With uniting of German Nations into the 'Kaiserreich' in 1871 marine affairs became a dominant factor in foreign policy. Already in 1861 the Prussian Naval Ministry had established a Hydrographic Bureau in Berlin for surveying and charting the sea. This was transferred to Hamburg in 1875 and extended to observatory 'Deutsche Seewarte' for closer contact with trading vessels in Germany’s main seaport. But after the successful deep-sea, round-the-world expedition on the corvette Gazelle (1874-76) a national maritime centre, including museum, was proposed for Berlin.
One hundred years ago, on 5th March 1906, Kaiser Wilhelm II celebrated the opening of the ‘Museum für Meereskunde’ in Berlin, accompanied by Prince Albert I of Monaco, who just four years later inaugurated his famous 'Musée Océanographique'. Both had begun their plans in 1899; the results, however, could not be more different. While the building in Monaco was exposed to the Mediterranean Sea and showed the results of Prince Albert’s own oceanographic research, the Museum in Berlin was located in a gloomy side street (Figure 1) and its main attraction was a German Navy exhibition.
Actually, this collection became the nucleus of the Museum. Pieces had been being assembled since Wilhelm II had acceded to the throne in 1888 with the statement that the future of Germany would lie at sea. Ten years later, the collection was presented to the public and the leading newspaper in Berlin promoted its permanent exhibition as a vehicle for fostering imperial marine affairs. The Kaiser, in childhood already dressed as a little sailor, supported the idea but wished combination of the exhibition with an academic institution for marine science. The latter was founded at the University of Berlin in 1900 under the geographer Ferdinand von Richthofen and although six years ahead of the opening of the museum it was already named 'Institut und Museum für Meereskunde'. It proved very successful in attracting public attention by popular lectures held up to four times a week before audiences of two hundred or more, and publications 'for the awareness of the national importance of the ocean and its naval affairs'.
Although the naval collection turned out to be the main attraction at the Museum, exhibitions in other departments were of high quality in terms of scientific approach. Each exhibit was arranged in such a way that visitors got a broad impression of what was being shown; for example, via dioramas, new at that time. Sections were devoted to navigation, oceanography, marine biology and fisheries.
After World War I, when German scientists and the German language were unacceptable at international scientific conferences, the Institute regained an international reputation when it undertook the first large-scale, systematic hydrographic investigation of the tropical and southern Atlantic Ocean in the Meteor-Expedition (1925-27). The results were published in fifty volumes, the last in 1965.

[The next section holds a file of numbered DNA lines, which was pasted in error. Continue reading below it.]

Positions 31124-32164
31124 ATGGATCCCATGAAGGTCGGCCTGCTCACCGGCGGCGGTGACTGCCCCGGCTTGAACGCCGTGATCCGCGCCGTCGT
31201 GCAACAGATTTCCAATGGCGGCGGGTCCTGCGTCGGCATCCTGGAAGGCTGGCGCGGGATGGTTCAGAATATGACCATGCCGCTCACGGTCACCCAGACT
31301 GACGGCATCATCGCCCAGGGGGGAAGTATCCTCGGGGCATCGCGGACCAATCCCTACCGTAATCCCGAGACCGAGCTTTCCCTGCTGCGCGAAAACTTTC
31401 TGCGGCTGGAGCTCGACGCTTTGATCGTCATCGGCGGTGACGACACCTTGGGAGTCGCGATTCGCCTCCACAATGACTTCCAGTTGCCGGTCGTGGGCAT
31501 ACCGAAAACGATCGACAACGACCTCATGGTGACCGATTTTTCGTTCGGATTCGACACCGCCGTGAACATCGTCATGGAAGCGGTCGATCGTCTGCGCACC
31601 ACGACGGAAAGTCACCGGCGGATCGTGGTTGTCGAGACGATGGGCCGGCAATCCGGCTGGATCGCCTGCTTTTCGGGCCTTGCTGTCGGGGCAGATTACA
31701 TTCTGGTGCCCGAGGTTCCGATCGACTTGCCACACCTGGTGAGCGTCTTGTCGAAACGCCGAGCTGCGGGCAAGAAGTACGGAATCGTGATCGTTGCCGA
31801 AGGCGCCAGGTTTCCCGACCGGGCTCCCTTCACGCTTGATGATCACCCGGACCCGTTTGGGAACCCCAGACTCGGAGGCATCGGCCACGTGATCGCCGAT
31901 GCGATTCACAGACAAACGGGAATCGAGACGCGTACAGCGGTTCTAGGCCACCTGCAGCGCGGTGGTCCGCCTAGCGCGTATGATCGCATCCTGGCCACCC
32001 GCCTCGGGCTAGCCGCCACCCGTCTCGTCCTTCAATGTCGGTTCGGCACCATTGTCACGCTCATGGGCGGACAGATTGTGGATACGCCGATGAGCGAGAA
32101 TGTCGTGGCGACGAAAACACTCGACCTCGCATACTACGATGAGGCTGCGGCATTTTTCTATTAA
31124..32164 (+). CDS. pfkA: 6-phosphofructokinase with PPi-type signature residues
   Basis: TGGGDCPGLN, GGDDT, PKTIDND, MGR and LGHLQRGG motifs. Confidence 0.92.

While oceanographic research activities at the Institute expanded, the Museum remained practically as at its founding. Many plans were discussed for transferral of the naval collection to a separate and more attractive building, using arguments like "The Reichsmarine is the embodiment of Germanic manly power as it manifests in the world". But this priority fell from grace after assumption of power by the Nazi regime. This was land-orientated in its lust for conquest, and hydrography and oceanography were degraded so as merely to serve naval operations.
When in 1941 the first bombardments had already reached Berlin, the evacuation of important cultural objects was considered. Near the final phase of World War II most movable cultural objects, like those at this museum, were removed from Berlin and stored in various castles, bunkers and tunnels to the north, east, and south of the capital. Some even underwent further transfers. These are astoundingly well documented considering the circumstances, an example of the reliability of German bureaucracy, even in extreme situations.
After the war the fate of exhibition items depended on their location: whether they belonged to the western or eastern area of foreign occupation. Those collected by the Soviet Army were brought to the Central Marine Military Museum in Leningrad. Years later they were returned, in the meantime restored, to the German Democratic Republic (mainly the German Army Museum in Dresden, the Museum of German History in East Berlin and the Marine Science Museum in Stralsund). Object that found their way into West Germany, (in particular the institution library), are now integrated into the stock at various places. These include the German Traffic Museum in Berlin, the Federal Maritime and Hydrographic Agency in Hamburg, the Institute of Marine Science in Kiel, and the Naval Academy in Flensburg/Mürwig.
The story of the Berlin Museum suggests an impossible state of affairs right from the beginning: the combination of military and marine-science exhibitions at an unattractive place. A new initiative for a German marine-science museum began in 1951 in the old Hanse (trading) town of Stralsund in the Baltic, in a disused church. Since then it has undergone continual growth, establishing outstations in the neighbourhood, and its latest extension, an OCEANEUM, will be opened in 2008 (Figure 4). After the reunification of Germany it was awarded the status of national marine science museum.
'Aufgetaucht – das Museum für Meereskunde', by the Museum für Verkehr und Technik Berlin (1996), pp171.
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